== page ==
Luke Donald now also backing Harrington to succeed Bjorn

Bernie McGuire

Padraig Harrington’s quest to lead Europe into the 2020 Ryder Cup continues to gain favourable momentum with fellow Versailles vice-captain, Luke Donald now also backing the Dubliner for the Whistling Straits European captaincy role. 


Harrington went public in May at a Wilson Staff corporate outing at Carnoustie of his intention to seek the European Team captaincy ‘sooner’ rather than wait for 2026 when Adare Manor is hot favourite to host the biennial event and now two days after Rory McIlroy endorsed Harrington as a successor to Thomas Bjorn, so too has Donald. 


“Padraig’s a very smart guy and I noticed he takes a lot of notes on what works and what doesn’t work and he’ll remember that going forward,” said Donald.

“He’ll have a lot of help but I think he’s switched on and that’s important for a captain. The big thing also is that the U.S. fans like Padraig and he’s very popular in the States where there’s also a big Irish population, so that should be something to be considered. You might not want Poulter as a captain in the USA because he’s a bit more polarising, but Paddy gets along well there.” 

Donald, who has played on five of five winning European Ryder Cup teams, was also shocked at the effort of Tiger Woods who continues to disappoint at a ‘team’ level.

“Tiger’s record is not great,” said Donald. “He didn’t win a single point this year and his singles is usually pretty good. I just think he was groomed his whole life to have individual success. It’s very hard to know. He certainly looks good and maybe he just gets up against the wrong pairings, maybe the people he plays against are up for it a bit more because it is Tiger?”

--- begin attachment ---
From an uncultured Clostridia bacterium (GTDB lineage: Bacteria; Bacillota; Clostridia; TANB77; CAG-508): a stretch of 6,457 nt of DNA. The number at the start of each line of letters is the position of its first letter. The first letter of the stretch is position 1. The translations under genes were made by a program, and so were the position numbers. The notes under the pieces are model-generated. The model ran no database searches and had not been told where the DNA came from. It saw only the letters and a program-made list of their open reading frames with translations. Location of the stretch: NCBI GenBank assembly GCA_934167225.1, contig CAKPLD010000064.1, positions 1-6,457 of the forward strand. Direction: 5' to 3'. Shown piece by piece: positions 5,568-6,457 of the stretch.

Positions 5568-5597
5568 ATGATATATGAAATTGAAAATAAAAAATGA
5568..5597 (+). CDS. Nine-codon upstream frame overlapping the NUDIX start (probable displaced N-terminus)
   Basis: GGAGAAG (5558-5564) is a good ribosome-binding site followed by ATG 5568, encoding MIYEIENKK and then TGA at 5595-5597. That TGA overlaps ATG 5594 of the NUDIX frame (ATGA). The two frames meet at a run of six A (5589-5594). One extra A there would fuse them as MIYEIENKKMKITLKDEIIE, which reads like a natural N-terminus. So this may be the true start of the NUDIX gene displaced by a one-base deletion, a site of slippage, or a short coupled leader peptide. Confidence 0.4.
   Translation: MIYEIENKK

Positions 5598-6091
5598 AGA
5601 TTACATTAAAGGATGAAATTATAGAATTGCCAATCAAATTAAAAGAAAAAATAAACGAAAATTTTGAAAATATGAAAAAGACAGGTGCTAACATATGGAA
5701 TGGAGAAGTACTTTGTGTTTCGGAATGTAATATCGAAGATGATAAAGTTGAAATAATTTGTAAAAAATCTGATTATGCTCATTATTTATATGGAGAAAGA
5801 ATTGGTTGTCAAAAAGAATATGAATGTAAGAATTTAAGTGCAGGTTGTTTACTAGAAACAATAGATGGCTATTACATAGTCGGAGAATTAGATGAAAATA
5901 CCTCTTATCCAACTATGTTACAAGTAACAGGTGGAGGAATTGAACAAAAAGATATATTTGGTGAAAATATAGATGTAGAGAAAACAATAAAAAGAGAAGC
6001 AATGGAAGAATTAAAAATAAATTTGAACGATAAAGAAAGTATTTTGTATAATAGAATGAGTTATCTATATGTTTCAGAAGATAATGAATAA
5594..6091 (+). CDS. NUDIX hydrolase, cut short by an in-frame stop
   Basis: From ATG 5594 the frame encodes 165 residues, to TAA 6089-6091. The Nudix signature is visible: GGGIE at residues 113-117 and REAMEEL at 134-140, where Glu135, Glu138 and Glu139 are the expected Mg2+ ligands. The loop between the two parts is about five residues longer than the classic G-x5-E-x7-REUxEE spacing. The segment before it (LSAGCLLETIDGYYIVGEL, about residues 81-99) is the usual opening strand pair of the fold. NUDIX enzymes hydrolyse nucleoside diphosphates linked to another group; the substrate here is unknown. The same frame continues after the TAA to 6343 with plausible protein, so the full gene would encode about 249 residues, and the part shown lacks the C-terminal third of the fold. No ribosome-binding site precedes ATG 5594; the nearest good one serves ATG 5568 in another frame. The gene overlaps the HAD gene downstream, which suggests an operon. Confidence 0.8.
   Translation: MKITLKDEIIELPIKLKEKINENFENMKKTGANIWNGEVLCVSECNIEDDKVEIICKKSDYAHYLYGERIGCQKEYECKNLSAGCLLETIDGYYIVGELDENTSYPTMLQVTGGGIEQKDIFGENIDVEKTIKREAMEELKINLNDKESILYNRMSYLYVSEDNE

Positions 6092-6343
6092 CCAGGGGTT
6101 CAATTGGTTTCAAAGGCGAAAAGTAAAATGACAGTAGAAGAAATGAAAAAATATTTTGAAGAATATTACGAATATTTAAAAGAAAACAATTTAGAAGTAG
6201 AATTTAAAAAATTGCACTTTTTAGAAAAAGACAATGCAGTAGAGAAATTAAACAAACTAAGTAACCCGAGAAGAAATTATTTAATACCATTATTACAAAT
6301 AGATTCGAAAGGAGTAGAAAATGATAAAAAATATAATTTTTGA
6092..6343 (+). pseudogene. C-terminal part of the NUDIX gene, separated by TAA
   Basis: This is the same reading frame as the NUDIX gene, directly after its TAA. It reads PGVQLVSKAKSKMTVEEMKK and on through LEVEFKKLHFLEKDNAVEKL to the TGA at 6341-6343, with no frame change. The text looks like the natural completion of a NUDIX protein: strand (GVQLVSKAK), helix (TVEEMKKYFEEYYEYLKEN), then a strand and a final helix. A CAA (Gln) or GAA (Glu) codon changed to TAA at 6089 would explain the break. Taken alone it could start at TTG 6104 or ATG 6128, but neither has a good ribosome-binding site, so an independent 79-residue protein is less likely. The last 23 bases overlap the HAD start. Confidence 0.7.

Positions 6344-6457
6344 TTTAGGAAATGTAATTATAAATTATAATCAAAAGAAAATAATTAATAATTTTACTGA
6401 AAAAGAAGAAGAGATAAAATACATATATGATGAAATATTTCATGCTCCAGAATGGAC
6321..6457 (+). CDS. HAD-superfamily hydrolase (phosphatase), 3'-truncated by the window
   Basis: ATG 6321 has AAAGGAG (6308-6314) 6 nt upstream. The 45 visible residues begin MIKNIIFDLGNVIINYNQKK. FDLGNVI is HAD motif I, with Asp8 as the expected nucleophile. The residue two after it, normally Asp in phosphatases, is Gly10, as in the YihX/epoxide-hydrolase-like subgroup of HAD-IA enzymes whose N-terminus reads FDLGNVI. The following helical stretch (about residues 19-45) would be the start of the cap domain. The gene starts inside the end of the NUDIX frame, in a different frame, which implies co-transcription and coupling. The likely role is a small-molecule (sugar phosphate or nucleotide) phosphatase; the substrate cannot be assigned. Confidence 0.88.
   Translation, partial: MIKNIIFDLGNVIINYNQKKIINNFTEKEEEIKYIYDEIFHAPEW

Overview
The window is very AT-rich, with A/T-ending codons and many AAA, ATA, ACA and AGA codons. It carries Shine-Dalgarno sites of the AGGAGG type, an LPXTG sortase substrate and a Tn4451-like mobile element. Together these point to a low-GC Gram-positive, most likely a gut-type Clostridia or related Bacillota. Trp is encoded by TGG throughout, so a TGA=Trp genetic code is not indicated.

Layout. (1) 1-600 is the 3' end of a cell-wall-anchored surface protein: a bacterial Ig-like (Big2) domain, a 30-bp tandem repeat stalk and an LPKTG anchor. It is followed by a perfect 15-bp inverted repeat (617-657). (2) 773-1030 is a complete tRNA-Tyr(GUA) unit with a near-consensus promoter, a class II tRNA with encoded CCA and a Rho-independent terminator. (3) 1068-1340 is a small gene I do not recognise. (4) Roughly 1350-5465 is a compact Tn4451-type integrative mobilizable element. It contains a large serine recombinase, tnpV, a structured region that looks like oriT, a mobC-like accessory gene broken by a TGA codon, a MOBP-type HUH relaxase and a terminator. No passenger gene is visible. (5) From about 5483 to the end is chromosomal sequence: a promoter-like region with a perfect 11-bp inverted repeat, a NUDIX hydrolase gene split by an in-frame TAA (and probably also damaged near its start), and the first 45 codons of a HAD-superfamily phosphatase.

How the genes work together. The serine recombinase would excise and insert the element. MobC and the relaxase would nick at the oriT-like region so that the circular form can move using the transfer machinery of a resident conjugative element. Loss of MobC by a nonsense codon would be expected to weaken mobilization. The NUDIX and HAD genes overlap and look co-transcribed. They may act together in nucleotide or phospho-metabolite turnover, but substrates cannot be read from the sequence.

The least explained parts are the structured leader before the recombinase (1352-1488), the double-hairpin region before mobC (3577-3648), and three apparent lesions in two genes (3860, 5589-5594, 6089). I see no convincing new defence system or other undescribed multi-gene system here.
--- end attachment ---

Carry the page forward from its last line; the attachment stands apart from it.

“He also looked a little tired last week, with having won the week before and probably having played more golf this year than he had even at his peak. That maybe took it out of him”.

Donald was commenting ahead of this week’s Alfred Dunhill Links Championship in Scotland, his first European Tour event in just short of a year and a first event anywhere since missing the cut at the RBC Heritage on the PGA Tour. The Englishman and former World No. 1 has battled from a back injury and is currently ranked No. 419th in the world.

“From what I’ve heard from my doctors I can’t do any more damage to my back by playing this week,” he said.

“It is was it is.  My back is not 100%. There was no surgery on my back and  I did a bunch of different therapies but this will be good a test as any to play here, and also in England next week at the British Masters where it also won’t be that warm.”

“I’ll see how I feel. If it’s not quite ready I’ll take a little more time, but I feel like this is a good time to try it out as it’s been feeling good in practice.”

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